12 travel experiences you’ll want to share

Suzanne King

Travel writer and editor

Travelling is all about creating memories you’ll never forget, and sharing those moments with the people that matter. From penguin spotting with the kids to beachside yoga with a view, swap the classic tourist attractions for one-of-a-kind experiences in four of our favourite destinations – Melbourne, Milan, San Francisco and Bangkok. Former Grazia Travel Editor, Suzanne King, rounds up 12 unforgettable experiences that will make you want to squeeze someone’s hand, whether you’re sharing them with your partner, your family or virtually on social media.


Hot air balloons flying over Melbourne
Pictured: Hot air balloons over Melbourne

Couples: St Kilda

Food trends come and go in Australia’s gourmet capital, but lazy weekend brunches in the seaside suburb of St Kilda never go out of fashion. Take your pick from the many cafés and cake shops that line Acland Street, then walk hand in hand down to the Esplanade to browse the stalls at the Sunday craft market, enjoy some rollercoaster action at Luna Park and take a people-watching stroll along the beach. If the weather’s fine and you’re both feeling active, you can try your hand at SUP (stand-up paddleboarding) while you’re there. The locals make it look so easy…

Families: Phillip Island

Wildlife viewing with children can be disappointing – all too often, the wildlife turns shy and fails to show up where it’s meant to be. No such problems at Phillip Island, 90 minutes south of central Melbourne: not only are the resident Little Penguins ridiculously cute (and the world’s smallest species), they’re also highly dependable, unfailingly turning up at dusk every day to return to their burrows after a day’s feeding at sea. Watch your children watching the penguins, waddling and flopping their way along the beach, and you’d swear their smiles couldn’t get any bigger.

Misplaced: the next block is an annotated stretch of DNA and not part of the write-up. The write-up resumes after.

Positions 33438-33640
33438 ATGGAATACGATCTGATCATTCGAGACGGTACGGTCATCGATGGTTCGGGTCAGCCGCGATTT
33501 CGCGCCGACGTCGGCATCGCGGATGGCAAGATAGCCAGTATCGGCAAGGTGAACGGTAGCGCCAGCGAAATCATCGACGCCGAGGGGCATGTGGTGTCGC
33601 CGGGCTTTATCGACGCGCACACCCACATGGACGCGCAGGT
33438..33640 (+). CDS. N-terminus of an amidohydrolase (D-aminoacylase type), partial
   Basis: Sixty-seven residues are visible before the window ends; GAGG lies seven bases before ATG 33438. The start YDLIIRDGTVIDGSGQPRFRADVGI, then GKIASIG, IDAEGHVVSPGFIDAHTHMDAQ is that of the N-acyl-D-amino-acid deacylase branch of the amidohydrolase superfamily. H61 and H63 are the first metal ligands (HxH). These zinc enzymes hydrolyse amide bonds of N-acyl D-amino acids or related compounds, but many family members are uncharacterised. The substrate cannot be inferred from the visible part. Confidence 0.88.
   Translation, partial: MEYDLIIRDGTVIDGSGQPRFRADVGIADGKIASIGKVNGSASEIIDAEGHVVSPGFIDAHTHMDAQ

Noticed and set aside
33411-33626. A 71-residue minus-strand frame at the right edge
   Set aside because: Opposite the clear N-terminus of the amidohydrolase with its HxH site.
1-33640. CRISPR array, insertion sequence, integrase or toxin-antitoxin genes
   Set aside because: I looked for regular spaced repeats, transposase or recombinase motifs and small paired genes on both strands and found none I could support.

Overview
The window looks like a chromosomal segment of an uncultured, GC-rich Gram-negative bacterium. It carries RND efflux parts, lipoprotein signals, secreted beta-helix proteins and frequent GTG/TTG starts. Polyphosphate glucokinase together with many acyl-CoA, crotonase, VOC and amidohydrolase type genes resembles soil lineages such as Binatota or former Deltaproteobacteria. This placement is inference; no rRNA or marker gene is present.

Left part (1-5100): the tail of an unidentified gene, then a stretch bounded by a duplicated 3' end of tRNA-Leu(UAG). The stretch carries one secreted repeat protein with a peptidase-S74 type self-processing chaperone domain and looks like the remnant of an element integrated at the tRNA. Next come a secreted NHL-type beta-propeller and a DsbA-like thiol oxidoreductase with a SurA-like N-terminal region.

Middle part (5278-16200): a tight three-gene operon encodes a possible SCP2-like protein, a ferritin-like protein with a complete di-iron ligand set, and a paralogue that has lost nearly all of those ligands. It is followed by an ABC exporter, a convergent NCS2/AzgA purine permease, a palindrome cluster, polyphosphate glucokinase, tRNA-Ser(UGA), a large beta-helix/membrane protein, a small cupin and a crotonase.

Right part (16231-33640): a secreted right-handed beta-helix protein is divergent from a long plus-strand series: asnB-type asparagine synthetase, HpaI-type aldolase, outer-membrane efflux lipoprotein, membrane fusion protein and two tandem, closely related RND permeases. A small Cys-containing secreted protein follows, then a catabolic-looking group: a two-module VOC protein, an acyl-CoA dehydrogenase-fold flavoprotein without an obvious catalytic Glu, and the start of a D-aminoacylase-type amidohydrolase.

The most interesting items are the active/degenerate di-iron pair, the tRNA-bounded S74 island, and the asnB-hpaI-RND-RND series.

Solo: Hot air balloon trip

There aren’t many cities that you can fly over in a hot air balloon – but Melbourne is one of the few. Steel yourself for an early morning alarm call and by way of reward you get to soak up amazing aerial views on a sunrise flight, as the streets far beneath you slowly start to come to life. Quite what those views will be depends on the wind – you could find yourself gliding between skyscrapers, drifting over familiar landmarks or admiring the city skyline as you sail serenely over the inner suburbs.


Rooftop bar at sunset in Bangkok
Pictured: Sunset from Sky Bar [Image: © Lebua Hotels & Resorts]

Couples: Sky Bar